As per Prelude710, there is debate over whether the list functions in the GHC 7.10 should be generalized to Foldable/Traversable. This page attempts to itemize some of the concerns about the generalization, and also some alternative approaches to getting some of the benefits of generalization. There is more information at:
A brief summary of both this plan and the alternative being considered at this point is available at Prelude710, while the details of the Plan Foldable counter-proposal are available at Prelude710/FTP.
Concerns with the reasons and motivations
There isn't clear agreement that generalization should be done at all.
One motivation behind the generalization is to modernize the Prelude and standardize on the Foldable/Traversable. But the Prelude, though far from perfect, has withstood years as a workable base for Haskell. Developers of all sorts routinely build more customized basic sets of libraries to import into their code, either as alternative Preludes, or as a common import. This mechanism works and allows diversity of opinion on what should commonly be in scope.
Another motivation behind the generalization is to allow the generic functions exported by Data.Foldable and Data.Traversable, such as foldr and sequence, to be in scope unqualified without clashing with the same named functions in the Prelude (which are mostly from Data.List). But Haskell has existing facilities for handling this situation. The common way would be to Import Data.Foldable qualified, perhaps under a short name like F. In this way, foldr is the Prelude list based version, and F.foldr is the generic version. This is the approach used for many modules that have common, short named functions such as Data.Map and Data.Text.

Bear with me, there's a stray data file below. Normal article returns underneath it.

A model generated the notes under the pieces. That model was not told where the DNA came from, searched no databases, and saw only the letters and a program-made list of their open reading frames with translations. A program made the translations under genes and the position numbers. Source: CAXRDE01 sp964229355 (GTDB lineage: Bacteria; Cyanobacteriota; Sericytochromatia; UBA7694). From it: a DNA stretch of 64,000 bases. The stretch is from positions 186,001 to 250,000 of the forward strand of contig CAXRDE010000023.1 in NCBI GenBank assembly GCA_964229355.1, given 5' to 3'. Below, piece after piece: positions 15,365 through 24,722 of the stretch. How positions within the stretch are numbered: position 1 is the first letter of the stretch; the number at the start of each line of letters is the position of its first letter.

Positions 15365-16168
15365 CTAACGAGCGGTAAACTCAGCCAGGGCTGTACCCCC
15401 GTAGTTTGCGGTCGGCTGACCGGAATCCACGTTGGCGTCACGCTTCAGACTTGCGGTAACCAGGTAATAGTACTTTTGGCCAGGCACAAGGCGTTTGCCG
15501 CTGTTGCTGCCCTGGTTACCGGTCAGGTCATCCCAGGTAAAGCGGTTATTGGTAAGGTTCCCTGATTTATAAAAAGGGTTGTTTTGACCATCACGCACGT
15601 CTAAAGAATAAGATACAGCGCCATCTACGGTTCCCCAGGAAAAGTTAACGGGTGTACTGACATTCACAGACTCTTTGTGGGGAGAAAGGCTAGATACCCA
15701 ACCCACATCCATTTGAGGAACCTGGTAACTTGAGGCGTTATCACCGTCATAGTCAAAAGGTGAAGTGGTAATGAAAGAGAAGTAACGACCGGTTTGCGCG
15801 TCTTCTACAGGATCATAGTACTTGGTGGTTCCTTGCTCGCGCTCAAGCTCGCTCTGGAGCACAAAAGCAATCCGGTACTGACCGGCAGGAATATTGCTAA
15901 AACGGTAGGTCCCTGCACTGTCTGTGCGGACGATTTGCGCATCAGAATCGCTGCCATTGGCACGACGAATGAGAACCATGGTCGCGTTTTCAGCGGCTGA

Concerns with the generalization
There are a number of concerns with the generalizations proposed for GHC 7.10. Some of these could be ignored, but the volume of concerns is in itself somewhat concerning.
Foldable has lots of class members. While the minimal definition is foldMap, in GHC 7.8 it contains 8 fold functions. In the Foldable/Traversable extension many additional members have been added, including sum, product, maximum, minimum. There is no obvious bound on the number of specialized folds that could be added.
Traversable contains both Monad and Applicative variants for each function, and following the Applicative-Monad proposal, the Monad variants (mapM and sequence) are now redundant. As a consequence, the derived functions forM and for are also duplicates.
Given Foldable and Traversable may benefit from further refinement, dragging them into Prelude seems premature.
Data.List now has many functions that don't mention list in their type signature, for example find, length and null. Having such functions in the Data.List module is awkward from a naming perspective. In contrast, modules like Data.Map export many functions from Data.Foldable, specialized to Map.
There are lots of functions that could be generalized further, but are not. For example, mapM, forM and sequence could all be expressed in terms of Applicative instead of Monad. Similarly things like length could be generalized to Num, making length and genericLength equivalent.
While the Prelude operations (e.g. foldr) will now work on containers such as Vector, they still won't work on things like ByteString or Text, which in some code is used far more than other non-list containers.
Some functions in Data.List could be generalized to Foldable, but have not been. For example, isPrefixOf and isInfixOf can be generalised. More generally, anything with a list in an argument position can be generalized.
Some functions in Data.List could be generalised to Traversable, but have not been. For example, sort and reverse can be generalized. However, such generalizations are likely to add a performance penalty.